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Private equity firms are harnessing the ESG premium

Private equity firms are focusing on data to help tell a convincing story on ESG.


Three questions to ask

  • If PE firms make a commitment to ESG, will it be a competitive advantage?
  • Why is explaining the value of ESG to a company so important in ensuring success in ESG value creation?
  • Where is the ESG value uplift going to come from and how will it be measured during an exit?

In the February 2023 issue of the Private Equity International Responsible Investing report, Will Rhode, EY Global Private Equity ESG Leader, and Winna Brown, EY Americas Private Equity ESG Leader, answer seven questions about how private equity can harness the ESG premium and ensure success with ESG value creation.

Download the PEI Keynote Interview ESG

Q. Why is it important for PE firms to make commitments around net zero and other aspects of ESG?

Rhode: Climate-related risks are a focal point for the majority of investors, consumers, lenders, management and employees. This trend is growing. Over the longer term, the adoption of a systematic approach to ESG will prove to be a competitive advantage by virtue of the value that’s created. Firms that are ahead of the curve will benefit in contrast to those that remain less committed.

At present, the pressure on climate comes from the LPs, who may have made their own net-zero commitments. They are looking for private equity funds to show they are aligned to their climate agenda. But beyond climate, ESG is important because PE firms, by virtue of the vast size of their capital holdings and their ability to steward their portfolio companies, represent an incredibly powerful lever for positive change. PE firms have an advantage, and flexibility in how they approach ESG. They have the ability to be rigorous in how they execute on their strategy, because they have the opportunity to think flexibly about what they want to do before they make any explicit commitments. 

Q. What are the key trends around ESG due diligence?

Brown: Just two to three years ago, most PE firms looked at ESG and sustainability-related issues largely from a risk management perspective. There’s been a key paradigm shift, wherein PE investors are now looking at ESG as a key value driver - and that process begins in the diligence phase. ESG is becoming a key focal point for deal teams in addressing the growing mandate from investment committees, certainly in Europe, and we are also starting to see that in the US. Deal teams are looking for an integrated approach, where ESG diligence zeroes in on the financial implications of an ESG dimension on the performance of a company.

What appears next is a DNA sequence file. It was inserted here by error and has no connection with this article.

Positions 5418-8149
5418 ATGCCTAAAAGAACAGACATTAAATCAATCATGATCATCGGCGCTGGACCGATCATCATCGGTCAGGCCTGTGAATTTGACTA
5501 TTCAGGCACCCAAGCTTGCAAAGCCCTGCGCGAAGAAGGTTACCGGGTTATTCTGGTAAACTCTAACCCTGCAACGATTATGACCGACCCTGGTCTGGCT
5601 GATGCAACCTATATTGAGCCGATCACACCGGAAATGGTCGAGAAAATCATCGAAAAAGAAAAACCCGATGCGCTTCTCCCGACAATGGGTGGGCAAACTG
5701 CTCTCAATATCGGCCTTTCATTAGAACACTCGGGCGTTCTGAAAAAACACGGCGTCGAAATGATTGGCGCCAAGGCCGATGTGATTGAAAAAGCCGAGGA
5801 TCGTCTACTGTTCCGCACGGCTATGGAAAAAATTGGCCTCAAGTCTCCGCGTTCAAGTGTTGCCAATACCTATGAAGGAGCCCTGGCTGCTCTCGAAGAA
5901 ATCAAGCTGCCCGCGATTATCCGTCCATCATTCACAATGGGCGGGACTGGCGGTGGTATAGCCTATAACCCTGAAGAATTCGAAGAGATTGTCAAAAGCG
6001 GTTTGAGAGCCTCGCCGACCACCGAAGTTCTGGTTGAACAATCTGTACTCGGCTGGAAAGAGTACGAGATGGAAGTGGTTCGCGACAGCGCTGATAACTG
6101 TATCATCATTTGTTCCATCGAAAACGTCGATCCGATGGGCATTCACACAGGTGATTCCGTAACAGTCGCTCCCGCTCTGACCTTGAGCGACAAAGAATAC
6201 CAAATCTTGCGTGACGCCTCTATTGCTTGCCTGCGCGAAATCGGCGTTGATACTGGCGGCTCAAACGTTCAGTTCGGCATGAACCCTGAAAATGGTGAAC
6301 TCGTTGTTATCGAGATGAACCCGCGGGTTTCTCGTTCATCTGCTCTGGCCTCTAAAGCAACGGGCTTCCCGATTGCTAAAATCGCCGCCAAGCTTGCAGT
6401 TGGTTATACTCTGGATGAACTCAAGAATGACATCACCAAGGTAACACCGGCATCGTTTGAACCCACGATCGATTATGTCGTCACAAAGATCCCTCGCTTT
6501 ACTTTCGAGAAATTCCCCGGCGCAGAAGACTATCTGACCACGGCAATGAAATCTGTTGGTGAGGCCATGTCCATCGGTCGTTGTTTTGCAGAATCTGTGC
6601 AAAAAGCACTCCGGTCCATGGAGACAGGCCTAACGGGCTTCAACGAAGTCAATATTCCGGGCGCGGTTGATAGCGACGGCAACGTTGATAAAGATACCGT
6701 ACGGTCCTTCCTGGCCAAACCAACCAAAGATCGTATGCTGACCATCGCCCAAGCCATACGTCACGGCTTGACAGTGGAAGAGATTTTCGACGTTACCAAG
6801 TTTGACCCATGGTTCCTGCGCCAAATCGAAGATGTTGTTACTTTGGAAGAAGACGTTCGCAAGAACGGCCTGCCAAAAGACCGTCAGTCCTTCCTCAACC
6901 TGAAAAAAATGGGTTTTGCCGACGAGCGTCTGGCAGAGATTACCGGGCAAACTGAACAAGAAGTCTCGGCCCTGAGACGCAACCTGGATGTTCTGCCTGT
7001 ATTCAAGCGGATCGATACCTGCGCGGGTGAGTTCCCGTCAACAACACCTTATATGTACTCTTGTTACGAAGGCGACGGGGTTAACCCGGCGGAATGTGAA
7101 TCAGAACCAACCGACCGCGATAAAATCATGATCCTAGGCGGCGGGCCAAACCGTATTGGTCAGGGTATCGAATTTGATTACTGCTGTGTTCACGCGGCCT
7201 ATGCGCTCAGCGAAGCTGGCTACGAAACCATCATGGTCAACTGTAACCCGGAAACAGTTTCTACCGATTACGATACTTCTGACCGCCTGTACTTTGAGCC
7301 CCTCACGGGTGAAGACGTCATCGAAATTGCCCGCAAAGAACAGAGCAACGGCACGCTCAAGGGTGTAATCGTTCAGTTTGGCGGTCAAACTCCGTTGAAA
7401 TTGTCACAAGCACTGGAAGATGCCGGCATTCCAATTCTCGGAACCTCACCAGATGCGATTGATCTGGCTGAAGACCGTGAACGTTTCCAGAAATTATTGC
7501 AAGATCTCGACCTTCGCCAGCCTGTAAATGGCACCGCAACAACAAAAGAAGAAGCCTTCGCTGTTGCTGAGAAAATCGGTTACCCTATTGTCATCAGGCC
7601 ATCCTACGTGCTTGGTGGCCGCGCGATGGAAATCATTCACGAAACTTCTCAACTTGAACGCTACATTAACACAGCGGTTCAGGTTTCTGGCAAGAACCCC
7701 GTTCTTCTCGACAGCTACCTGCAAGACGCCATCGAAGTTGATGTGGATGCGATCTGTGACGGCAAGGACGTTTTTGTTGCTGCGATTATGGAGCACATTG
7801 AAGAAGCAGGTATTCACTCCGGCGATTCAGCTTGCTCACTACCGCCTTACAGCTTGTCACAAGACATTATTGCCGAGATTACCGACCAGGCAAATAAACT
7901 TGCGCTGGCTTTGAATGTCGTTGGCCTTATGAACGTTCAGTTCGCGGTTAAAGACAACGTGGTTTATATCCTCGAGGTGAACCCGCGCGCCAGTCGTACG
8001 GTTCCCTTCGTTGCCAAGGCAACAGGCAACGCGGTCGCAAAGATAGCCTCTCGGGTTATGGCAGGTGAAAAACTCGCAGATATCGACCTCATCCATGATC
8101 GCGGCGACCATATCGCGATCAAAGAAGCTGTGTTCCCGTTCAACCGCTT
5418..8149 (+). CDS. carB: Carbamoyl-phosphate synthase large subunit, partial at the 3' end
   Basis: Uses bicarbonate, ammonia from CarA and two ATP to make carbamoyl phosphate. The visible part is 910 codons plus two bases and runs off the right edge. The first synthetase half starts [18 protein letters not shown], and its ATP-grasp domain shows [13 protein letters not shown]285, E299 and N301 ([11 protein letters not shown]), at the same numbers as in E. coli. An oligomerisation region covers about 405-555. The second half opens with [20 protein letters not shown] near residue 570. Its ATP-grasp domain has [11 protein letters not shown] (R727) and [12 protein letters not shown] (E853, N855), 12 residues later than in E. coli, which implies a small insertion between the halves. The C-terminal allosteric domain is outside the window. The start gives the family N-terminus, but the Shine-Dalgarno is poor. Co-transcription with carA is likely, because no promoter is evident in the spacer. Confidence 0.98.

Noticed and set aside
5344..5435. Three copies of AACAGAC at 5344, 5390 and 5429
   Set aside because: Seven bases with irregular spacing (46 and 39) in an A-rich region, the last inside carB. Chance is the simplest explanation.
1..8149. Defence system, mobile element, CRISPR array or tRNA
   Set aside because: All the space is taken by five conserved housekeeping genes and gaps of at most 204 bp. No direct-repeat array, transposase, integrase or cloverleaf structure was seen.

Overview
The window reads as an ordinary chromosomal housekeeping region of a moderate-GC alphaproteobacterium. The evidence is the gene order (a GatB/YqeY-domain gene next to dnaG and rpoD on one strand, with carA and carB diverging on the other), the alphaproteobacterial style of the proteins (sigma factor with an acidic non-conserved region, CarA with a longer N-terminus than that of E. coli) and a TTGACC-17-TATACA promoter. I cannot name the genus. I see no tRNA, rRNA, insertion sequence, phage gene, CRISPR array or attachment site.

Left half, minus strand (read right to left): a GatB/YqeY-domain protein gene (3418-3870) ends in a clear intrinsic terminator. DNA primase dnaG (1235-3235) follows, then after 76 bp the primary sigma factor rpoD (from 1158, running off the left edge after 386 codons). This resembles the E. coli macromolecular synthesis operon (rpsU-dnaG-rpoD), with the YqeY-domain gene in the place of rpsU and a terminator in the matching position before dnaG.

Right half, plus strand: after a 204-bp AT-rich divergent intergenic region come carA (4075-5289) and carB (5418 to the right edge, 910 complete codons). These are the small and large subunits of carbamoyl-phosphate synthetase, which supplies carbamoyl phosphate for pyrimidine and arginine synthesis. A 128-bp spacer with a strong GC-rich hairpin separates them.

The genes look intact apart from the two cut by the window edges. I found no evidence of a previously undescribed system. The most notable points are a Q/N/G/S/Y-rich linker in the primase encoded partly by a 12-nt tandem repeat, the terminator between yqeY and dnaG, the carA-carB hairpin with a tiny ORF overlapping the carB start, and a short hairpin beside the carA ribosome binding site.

As ESG impacts are sector specific, it is essential for firms to have that sector expertise. There is so much change right now, in terms of decarbonization, transition pathways and the technology that is enabling ESG, so teams need to have a perspective on the sector-specific transition pathway.

Finally, there are groups that are developing models that integrate the cost of carbon into EBITDA, or consider the positive correlation between improved ESG scores on deal multiples. Others look at how ESG risks connect to broader strategic issues, such as the cost of energy, and ability to access lower-cost renewable energy sources. That means thinking about ESG, not just in terms of it being an opportunity or cost, but also in the context of deal underwriting. It will be amazing to observe how this evolves over time.

Q. How can PE firms ensure success with ESG value creation?

Brown: The first 100 days are crucial, as with any value creation process. It is important for PE firms to focus on some key ESG themes such as operating model mobilization, decarbonization strategies, supply chain challenges and – especially in the US – DE&I and pay equity. Establishing a process needs to be front of mind. ESG capabilities within the portfolio company should be formalized and the right governance structures need to be in place, to ensure the company will collect, monitor and report on their ESG data.

PE firms also need to consider that portfolio companies have different levels of maturity when it comes to ESG and therefore be prepared to help the portfolio company understand these ESG requirements – which may be quite new to them. What we have found in speaking with both PE firms and management teams, is that it helps to take the time to walk the company through why ESG is a priority and how it can help to create value. If the companies don’t understand why ESG matters, then they are never going to be fully onboard. Working alongside them and bringing them on the journey goes a long way.

Q. In terms of ESG reporting, what are the key considerations for GPs?

Rhode: Reporting is a key aspect of how a PE firm engages with its stakeholders. LPs want to know what PE firms stand for when it comes to ESG. They may want to split their investments to cover different elements of ESG, so it’s important for them to be able to understand what a PE firm is driving at from a value-creation point of view.